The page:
Education Staff Changes Aplenty for New Boston Mayor

Boston's new mayor, Martin J. "Marty" Walsh, is bidding adieu to his top education adviser, who resigned last Friday after serving for less than four months.

Andrew Ryan of the Boston Globe reports that George S. Perry was a long-time education consultant from Scituate, Mass. and was one of the top-paid advisers to the mayor.

Perry did not issue a statement but the Walsh administration said he was returning to his education consulting firm to work with his wife.

Perry isn't the only education sector city employee on his way out the door. His is not the only resignation in recent weeks.

The public school chief financial officer, the deputy chief academic officer, and the school transportation director will all be departing, as well.

There appear to be no scandals precipitating the resignations. Peter Ubertaccio, professor of political science at Easton's Stonehill College explains the changes:

"He's a new mayor trying to find his team and his management style," Ubertaccio said. "It is ultimately better to part with people than to cling to someone out of a false sense of loyalty or a fear of how it may be perceived."

Walsh took office on January 6 of this year. After 17 years in the Massachusetts House of Representatives, the 47-year-old Democrat won the mayoral election last November with 51.6% of the popular vote.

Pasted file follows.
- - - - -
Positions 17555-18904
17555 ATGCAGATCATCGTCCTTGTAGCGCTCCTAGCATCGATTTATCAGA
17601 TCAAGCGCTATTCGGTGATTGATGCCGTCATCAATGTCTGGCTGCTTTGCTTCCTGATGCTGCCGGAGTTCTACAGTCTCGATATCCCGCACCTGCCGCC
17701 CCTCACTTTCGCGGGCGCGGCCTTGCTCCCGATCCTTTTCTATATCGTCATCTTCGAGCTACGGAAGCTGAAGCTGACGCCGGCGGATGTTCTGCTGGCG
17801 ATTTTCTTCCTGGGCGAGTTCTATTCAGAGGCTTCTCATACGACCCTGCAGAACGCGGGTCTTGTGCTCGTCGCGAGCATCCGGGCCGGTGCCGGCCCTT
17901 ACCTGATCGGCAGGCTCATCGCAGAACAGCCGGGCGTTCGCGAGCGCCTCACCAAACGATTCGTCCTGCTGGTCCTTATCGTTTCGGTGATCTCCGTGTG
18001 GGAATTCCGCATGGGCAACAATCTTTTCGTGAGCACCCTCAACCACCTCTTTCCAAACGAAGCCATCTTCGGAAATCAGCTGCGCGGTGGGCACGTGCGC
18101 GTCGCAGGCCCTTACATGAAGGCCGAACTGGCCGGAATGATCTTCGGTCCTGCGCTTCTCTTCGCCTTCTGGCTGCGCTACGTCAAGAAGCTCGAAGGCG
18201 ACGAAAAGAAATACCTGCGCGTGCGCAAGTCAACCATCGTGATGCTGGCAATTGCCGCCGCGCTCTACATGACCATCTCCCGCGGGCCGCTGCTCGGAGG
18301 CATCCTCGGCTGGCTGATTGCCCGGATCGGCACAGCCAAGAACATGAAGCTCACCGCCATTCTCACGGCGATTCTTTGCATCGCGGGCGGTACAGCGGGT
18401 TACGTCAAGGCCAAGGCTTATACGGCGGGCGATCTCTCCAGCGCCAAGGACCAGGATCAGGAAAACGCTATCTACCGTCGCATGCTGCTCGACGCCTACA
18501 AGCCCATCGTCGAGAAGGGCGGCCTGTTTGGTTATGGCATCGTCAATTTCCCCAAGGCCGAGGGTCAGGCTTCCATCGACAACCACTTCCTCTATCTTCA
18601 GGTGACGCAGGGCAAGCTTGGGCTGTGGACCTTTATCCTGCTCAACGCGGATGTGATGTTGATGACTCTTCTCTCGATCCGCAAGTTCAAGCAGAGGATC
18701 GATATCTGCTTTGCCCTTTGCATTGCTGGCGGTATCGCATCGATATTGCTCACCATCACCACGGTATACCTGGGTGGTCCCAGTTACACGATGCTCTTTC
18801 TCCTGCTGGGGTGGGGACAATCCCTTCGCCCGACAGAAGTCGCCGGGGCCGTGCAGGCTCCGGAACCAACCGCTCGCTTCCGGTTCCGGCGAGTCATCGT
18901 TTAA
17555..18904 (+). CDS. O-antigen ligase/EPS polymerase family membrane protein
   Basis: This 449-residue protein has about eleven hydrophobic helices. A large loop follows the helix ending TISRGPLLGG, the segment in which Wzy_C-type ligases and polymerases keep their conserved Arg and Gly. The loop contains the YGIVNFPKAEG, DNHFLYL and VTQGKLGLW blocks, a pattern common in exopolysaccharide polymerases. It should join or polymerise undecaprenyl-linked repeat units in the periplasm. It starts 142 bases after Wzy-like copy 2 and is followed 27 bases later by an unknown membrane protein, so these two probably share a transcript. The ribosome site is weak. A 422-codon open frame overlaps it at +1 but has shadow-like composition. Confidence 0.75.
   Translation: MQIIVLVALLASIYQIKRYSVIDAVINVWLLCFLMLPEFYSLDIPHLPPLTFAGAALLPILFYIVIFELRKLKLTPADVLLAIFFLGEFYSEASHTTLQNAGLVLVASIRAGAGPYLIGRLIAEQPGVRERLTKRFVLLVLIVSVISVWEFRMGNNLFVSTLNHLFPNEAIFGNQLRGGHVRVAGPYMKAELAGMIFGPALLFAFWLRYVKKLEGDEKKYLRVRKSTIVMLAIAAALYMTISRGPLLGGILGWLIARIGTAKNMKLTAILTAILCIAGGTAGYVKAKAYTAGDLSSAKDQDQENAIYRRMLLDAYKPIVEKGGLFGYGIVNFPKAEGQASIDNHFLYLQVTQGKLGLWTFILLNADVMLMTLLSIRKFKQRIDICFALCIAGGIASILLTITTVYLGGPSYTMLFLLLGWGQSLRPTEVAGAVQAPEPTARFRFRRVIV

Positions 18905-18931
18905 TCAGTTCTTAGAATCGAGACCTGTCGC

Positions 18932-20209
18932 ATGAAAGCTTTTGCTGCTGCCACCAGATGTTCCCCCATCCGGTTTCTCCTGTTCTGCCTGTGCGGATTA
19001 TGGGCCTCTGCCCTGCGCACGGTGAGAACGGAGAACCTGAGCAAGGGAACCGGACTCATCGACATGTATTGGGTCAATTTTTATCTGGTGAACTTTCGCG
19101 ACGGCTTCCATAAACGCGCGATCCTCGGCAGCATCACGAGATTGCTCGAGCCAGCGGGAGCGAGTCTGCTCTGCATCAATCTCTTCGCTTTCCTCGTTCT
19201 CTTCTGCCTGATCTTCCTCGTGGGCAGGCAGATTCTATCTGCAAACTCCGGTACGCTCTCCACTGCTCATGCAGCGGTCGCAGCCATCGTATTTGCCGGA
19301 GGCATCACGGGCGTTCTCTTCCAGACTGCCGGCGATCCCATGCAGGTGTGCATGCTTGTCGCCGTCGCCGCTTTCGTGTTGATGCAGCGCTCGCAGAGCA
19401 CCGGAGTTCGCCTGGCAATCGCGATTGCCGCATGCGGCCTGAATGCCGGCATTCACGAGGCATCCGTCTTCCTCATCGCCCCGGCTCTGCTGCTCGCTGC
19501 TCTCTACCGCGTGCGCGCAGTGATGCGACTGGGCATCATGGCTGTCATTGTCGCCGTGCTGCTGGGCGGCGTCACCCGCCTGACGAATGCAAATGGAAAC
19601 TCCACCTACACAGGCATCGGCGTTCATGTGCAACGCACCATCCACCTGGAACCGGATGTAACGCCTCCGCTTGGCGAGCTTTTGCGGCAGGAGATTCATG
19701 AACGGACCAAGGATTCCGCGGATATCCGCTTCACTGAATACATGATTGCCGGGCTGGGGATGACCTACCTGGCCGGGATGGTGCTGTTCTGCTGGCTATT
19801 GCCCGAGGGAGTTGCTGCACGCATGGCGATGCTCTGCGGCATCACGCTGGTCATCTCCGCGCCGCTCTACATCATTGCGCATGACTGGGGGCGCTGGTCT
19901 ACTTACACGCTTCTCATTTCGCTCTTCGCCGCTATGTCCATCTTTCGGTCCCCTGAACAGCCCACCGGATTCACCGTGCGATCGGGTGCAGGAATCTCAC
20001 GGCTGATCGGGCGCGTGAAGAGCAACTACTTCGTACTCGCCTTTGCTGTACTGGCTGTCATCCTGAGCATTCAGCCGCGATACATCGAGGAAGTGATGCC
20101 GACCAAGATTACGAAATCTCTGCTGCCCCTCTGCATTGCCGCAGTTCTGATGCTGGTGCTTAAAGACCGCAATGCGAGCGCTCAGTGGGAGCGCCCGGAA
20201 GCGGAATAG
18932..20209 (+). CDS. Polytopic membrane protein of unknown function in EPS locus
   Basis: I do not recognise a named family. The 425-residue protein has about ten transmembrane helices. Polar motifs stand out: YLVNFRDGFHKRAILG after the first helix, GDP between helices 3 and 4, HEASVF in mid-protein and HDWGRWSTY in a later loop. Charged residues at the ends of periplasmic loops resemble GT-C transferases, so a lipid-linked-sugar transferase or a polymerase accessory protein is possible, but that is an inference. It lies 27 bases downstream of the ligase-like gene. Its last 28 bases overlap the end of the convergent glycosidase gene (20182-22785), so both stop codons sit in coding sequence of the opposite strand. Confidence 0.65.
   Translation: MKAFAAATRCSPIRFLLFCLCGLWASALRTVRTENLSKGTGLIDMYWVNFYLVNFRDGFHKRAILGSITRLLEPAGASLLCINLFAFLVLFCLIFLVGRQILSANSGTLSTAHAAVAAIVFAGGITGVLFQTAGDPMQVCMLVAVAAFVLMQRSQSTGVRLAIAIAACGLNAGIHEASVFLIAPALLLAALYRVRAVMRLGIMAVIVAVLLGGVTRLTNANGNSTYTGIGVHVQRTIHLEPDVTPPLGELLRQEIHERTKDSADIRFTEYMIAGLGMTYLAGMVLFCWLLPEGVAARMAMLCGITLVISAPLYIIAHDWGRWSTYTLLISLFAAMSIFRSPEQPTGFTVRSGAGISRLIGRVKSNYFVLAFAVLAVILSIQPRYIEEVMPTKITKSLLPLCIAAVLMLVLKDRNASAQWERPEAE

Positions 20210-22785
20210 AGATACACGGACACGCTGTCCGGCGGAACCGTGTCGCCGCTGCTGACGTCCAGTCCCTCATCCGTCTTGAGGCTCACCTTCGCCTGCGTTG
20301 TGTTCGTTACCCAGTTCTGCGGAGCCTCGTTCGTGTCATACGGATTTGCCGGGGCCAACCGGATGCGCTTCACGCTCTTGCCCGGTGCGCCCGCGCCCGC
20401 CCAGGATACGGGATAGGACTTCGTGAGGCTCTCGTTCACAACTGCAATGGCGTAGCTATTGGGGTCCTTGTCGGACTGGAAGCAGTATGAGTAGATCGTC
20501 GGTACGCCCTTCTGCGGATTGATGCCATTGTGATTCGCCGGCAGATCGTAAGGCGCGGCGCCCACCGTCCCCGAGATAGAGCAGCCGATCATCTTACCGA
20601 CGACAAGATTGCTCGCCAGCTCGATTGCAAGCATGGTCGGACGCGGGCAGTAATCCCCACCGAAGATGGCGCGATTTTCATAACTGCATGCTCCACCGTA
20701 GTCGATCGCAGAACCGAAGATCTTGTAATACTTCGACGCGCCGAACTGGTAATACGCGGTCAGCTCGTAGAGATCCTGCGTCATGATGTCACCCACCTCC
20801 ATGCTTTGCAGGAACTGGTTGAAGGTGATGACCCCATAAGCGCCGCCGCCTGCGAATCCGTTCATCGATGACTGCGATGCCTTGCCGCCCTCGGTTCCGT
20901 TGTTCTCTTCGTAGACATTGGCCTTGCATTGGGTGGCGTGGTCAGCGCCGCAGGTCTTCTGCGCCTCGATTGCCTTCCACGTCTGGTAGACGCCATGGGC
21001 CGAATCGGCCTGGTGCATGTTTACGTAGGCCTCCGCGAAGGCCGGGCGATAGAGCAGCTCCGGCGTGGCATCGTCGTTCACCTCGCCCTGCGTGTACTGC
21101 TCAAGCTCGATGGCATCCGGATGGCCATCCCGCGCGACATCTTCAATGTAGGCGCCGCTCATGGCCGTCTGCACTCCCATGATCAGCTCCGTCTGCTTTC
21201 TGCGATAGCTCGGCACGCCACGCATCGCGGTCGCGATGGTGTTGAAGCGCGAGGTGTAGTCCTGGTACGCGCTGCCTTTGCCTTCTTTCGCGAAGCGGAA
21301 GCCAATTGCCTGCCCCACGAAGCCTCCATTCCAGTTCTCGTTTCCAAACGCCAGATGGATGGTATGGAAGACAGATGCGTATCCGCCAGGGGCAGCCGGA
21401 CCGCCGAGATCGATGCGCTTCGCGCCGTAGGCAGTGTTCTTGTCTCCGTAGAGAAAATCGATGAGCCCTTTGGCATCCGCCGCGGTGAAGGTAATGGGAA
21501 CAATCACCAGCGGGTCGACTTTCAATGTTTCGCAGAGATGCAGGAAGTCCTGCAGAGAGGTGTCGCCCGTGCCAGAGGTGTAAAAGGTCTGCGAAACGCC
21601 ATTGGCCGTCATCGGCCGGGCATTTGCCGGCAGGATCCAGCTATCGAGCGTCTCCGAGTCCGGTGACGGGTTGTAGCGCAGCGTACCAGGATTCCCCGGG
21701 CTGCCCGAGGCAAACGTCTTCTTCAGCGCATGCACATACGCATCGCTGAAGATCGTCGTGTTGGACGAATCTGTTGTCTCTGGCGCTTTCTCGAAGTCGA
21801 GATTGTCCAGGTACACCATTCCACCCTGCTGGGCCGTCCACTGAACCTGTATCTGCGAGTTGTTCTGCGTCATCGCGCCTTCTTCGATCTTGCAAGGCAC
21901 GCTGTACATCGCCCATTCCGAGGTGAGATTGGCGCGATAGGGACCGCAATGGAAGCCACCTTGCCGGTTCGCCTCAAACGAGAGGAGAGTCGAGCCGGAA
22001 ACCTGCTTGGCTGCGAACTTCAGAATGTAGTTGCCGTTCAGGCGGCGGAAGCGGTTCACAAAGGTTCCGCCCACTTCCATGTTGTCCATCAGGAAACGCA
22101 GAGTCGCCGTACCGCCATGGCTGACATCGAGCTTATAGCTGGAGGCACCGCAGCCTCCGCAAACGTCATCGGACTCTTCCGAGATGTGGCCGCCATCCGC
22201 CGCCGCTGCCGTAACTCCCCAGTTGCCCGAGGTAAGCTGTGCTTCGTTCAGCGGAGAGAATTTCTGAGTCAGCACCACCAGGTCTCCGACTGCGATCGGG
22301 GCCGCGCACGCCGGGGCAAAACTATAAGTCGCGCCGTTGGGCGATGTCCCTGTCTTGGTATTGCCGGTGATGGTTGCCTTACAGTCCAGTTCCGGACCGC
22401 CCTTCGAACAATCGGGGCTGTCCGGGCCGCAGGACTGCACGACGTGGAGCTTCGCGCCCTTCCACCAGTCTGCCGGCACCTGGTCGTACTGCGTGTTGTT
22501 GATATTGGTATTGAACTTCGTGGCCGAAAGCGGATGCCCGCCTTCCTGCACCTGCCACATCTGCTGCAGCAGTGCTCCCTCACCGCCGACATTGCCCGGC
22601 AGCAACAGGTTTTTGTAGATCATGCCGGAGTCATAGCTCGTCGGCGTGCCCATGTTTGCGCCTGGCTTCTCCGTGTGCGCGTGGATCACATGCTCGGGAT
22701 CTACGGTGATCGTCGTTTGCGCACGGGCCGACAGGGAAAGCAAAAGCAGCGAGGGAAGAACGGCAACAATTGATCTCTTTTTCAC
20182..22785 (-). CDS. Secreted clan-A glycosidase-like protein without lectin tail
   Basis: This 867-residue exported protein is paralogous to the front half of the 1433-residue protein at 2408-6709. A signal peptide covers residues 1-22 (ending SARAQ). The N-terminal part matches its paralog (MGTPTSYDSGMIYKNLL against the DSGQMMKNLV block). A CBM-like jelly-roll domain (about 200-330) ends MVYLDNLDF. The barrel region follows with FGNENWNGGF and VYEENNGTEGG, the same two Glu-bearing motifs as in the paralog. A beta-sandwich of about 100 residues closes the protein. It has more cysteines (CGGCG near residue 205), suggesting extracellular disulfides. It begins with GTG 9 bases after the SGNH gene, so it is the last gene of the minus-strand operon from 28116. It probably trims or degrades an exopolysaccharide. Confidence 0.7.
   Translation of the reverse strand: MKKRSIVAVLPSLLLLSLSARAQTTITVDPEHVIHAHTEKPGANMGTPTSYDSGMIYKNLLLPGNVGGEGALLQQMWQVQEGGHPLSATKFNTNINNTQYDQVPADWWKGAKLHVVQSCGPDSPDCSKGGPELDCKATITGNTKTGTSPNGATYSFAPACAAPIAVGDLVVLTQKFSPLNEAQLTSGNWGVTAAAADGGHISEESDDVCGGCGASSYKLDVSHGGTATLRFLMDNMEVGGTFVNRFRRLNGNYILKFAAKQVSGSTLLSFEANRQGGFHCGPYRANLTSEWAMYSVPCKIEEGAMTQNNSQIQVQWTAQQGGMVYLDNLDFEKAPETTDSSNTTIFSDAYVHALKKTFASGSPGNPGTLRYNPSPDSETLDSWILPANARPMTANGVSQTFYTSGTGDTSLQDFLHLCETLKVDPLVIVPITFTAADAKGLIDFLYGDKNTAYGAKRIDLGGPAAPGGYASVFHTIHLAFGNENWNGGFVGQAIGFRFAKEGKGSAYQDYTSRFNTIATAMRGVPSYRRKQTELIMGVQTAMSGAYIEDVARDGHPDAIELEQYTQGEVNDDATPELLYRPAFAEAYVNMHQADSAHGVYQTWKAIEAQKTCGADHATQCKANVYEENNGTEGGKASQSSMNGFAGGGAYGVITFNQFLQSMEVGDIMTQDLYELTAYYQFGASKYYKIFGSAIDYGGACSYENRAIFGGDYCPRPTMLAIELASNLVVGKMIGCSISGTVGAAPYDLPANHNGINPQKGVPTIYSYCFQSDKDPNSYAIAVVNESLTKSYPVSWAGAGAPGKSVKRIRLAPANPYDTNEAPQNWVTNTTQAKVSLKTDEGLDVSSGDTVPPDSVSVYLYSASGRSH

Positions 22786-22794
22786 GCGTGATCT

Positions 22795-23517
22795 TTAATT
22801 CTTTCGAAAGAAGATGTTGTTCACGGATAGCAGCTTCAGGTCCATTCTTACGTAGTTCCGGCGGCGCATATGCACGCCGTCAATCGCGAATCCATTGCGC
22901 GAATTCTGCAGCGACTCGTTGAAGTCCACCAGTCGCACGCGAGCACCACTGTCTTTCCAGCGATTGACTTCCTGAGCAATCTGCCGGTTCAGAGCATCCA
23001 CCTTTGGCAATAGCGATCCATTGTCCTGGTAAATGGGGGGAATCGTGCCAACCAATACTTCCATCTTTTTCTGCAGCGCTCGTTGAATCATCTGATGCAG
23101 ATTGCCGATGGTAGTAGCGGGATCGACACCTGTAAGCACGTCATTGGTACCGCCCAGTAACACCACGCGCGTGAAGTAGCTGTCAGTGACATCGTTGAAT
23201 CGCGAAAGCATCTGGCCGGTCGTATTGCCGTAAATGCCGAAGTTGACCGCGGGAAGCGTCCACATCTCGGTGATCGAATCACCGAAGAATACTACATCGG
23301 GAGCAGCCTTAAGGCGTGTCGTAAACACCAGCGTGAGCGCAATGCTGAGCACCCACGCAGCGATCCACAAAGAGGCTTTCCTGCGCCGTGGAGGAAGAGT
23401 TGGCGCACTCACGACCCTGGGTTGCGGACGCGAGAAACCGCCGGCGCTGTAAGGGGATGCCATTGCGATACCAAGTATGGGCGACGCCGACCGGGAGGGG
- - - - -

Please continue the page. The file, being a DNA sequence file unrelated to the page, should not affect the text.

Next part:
The Associated Press wrote on May 3 that Mayor Martin Walsh was aiming to double the number of 4 year-olds in early education programs in the next four years. He wants his advisers to come up with a plan to make this happen, and he wants the plan by November.

There are approximately 6,000 children in this age group in Boston at this time, and 25%do not have access to any pre-kindergarten services. These numbers are expected to grow in the next few years.

Walsh says that research shows that children who are able to participate in a pre-kindergarten program led by trained teachers will have better academic performance in the the future. Even more significant, pre-kindergarten reduces the achievement gap for low-income children by grade three.

Boston's school district has had more than a few rough press clippings so far in 2014 including a survey of Boston public school cafeterias that contained shocking admissions.

A study, which was sponsored by the Boston School Department and completed last month, discovered that food service had lost more than $21 million in eight years,. This comes as a shock since Boston implemented a plan to take control of expenditures and increase profit.

The issues with management are so bad that the food program does not even have a system to let cafeteria workers know if a student has food allergies, which puts the students in danger, says Vaznis. Also, the food services often formulate menus without the consultation of individual cafeteria managers which feature food that the cafeteria does not have, which puts them into a state of confusion.

In addition, the district has shut down recently-acquired salad bars in schools, part of Michelle Obama's plan to combat childhood obesity, without telling anyone until it was brought to light, writes Nick Green, also of Education News.
The salad bars themselves were donated to the Boston schools and cost about $2,600 per bar. They have a life expectancy of 10 years. It has been revealed that campuses such as Curley K-8 in Jamaica Plain not only stopped stocking the salad bar last September, but also reinstated the selling of snacks such as cookies and chips.
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